Duplicate content is a mistake that can often be very difficult to know you have made. You publish a piece of content on your website yet somehow it is being flagged as duplicate content on your website? Has Google made a mistake or is there something wrong?
More often than not, Google has not made a mistake and you may not have necessarily made a mistake either. If this happens to all of your blog posts then you more than likely have a server issue that could require some more advanced web development knowledge to resolve. If it is just a single report of a duplicate page, then maybe the error is genuine. It is always worth double checking there are not multiple pages with the same content that somehow got published by accident.
How To Fix Duplicate Content Issues?
This is fairly easy to fix, assuming you have not copied content from another website. If you straight up copy content on a site that you do not own, it can get you into some legal trouble. Delete the content right away and make sure you never do this again. If you have copied the content from your own website, then there are a few ways to go about it.
To fix a regular duplicate content issue, you first need to delete the duplicate content. Pick the post you want to keep and delete the one you do not. Update any internal links to the old post or setup a 301 redirect so that any old internal or external backlinks to the deleted page, redirect to the correct page. In some cases, if you want the post to appear in menus to benefit the user experience, keeping the post on the site is fine, so long as you use a 301 redirect.
What if content needs to be published multiple times?
This happens from time to time and there is a solution for this. If you need to publish the same thing on multiple areas of your website, you need to decide which is the primary version. If anyone has ever used AMP or has a mobile version of their site, you should be familiar with canonical URLs. A tag is placed in the head of the HTML that tells Google that this is not a unique page and rather than index this page, index the URL provided in the Canonical tag.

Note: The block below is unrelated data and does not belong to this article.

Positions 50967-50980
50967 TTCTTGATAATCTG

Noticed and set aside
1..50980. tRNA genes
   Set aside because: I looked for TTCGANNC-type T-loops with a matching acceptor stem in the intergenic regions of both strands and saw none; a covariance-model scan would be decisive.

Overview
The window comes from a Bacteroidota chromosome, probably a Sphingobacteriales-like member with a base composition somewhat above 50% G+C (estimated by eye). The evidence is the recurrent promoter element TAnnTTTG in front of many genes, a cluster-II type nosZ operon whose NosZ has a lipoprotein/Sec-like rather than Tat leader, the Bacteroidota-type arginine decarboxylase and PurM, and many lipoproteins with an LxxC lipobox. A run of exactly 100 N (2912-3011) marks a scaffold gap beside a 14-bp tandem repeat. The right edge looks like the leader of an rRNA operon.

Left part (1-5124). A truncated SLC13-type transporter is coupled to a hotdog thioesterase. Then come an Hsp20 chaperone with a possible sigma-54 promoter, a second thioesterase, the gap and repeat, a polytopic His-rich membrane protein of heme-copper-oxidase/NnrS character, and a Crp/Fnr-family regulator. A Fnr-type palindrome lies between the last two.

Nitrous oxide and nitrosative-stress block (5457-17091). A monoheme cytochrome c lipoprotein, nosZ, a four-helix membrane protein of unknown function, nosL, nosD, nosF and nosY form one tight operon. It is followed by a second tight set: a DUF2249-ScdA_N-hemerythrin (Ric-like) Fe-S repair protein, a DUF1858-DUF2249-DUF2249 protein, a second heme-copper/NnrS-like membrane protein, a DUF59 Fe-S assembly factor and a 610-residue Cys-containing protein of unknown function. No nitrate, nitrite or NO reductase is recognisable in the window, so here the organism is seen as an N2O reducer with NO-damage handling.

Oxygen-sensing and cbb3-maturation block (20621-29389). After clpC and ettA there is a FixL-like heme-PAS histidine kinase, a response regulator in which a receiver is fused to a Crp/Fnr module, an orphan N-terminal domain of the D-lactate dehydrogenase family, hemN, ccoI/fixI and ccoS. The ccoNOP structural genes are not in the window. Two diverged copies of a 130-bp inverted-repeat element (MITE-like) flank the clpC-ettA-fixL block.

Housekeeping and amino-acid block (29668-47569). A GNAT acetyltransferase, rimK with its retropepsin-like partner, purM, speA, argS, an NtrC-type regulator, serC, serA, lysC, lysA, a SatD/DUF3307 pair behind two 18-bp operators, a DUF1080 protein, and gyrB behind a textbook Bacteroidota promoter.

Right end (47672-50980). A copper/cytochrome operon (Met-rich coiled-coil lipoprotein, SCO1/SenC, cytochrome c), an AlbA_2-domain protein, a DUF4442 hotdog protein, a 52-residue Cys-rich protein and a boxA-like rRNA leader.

<link rel="canonical" href="http://www.example.com/the-version-you-want-google-to-index/" />
By using the tag above on any duplicate page, you will avoid getting a content penalty for having similar content on your website. Deciding which version should be considered the original content is entirely up to you, but you must provide this tag to avoid the penalty if you are publishing the same thing on separate pages.
What’s the difference between Canonical and a 301 redirect?
In terms of search engine rankings, both of these should yield the same results. Both will tell Google to go to a different page to index the content, the posts differ when it comes to the end user experience. If a user visits a duplicate page with a 301 redirect, the browser will bring them to the original post. If there is a canonical link, it will still let them view the duplicate page.
A Duplicate Content Penalty is not Permanent
At the end of the day, there is nothing wrong with duplicate content on a website, so long as you declare it. The Google duplicate content penalty is not a punishment as such. From their perspective, they have found the same thing twice and do not know which to index. They cant index both, so they index nothing and wait for you to fix the problem.